Buffett: An IPO is like a negotiated transaction – the seller chooses when to come public – and it’s unlikely to be a time that’s favorable to you. So, by scanning 100 IPOs, you’re way less likely to find anything interesting than scanning an average group of 100 stocks.
The seller of a $100,000 house in Omaha will never sell for $50,000. But if 100 entities each owned 1% of a basket of homes in Omaha, the price could be anywhere.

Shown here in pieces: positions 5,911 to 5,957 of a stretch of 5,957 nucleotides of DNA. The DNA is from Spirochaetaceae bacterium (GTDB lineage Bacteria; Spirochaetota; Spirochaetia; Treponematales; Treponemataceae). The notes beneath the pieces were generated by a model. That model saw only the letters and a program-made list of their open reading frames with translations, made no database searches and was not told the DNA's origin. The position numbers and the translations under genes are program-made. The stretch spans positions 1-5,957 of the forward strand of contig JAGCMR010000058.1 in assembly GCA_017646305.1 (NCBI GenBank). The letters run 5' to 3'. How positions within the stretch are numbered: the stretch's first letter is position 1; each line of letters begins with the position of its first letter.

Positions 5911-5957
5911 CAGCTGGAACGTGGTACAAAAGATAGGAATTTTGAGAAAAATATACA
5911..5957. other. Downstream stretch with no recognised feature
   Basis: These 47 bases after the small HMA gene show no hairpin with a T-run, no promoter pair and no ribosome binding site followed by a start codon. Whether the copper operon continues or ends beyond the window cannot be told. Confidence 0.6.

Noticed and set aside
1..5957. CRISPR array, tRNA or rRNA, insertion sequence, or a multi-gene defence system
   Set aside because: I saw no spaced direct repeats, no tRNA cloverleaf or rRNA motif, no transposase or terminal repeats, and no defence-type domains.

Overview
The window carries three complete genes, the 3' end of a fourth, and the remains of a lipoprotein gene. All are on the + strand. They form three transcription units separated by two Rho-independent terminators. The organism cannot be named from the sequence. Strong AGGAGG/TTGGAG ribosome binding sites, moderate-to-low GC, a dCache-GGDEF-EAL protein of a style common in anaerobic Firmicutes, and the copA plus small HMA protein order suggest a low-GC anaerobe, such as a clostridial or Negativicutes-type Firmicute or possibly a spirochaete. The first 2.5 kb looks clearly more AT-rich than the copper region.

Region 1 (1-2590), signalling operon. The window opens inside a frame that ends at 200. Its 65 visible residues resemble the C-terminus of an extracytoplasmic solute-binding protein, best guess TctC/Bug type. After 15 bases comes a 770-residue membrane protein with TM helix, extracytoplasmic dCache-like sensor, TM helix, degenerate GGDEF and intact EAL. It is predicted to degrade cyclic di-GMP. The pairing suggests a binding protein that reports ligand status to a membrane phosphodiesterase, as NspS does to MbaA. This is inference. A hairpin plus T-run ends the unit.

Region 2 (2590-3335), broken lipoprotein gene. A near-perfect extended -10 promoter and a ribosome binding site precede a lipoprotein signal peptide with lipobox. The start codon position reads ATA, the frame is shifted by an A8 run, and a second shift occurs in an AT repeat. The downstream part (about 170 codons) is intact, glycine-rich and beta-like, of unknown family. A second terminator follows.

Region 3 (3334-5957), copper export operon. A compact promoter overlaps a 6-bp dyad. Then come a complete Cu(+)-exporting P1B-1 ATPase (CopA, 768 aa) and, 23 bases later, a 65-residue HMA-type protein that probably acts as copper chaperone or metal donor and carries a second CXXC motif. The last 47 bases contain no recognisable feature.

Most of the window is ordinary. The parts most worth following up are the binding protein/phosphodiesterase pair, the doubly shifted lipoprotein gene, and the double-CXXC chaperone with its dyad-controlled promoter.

You’re way more likely to get incredible prices in an auction market.
Source: 2004 BRK Annual Meeting
Question: Using Charlie’s method of inversion, if you won’t tell us what to buy, will you tell us what you wouldn’t buy?
BUFFETT: New issues. They’re hyped, they come with a 7% commission, and the seller chooses when to enter the market. It’s almost impossible for that set of ingredients to make something the cheapest opportunity in the market. Just don’t make big mistakes.
MUNGER: If something comes with a large commission, don’t even read it. Look at things other smart people are buying.
Source: Gongol notes from the 2012 Berkshire Hathaway shareholders’ meeting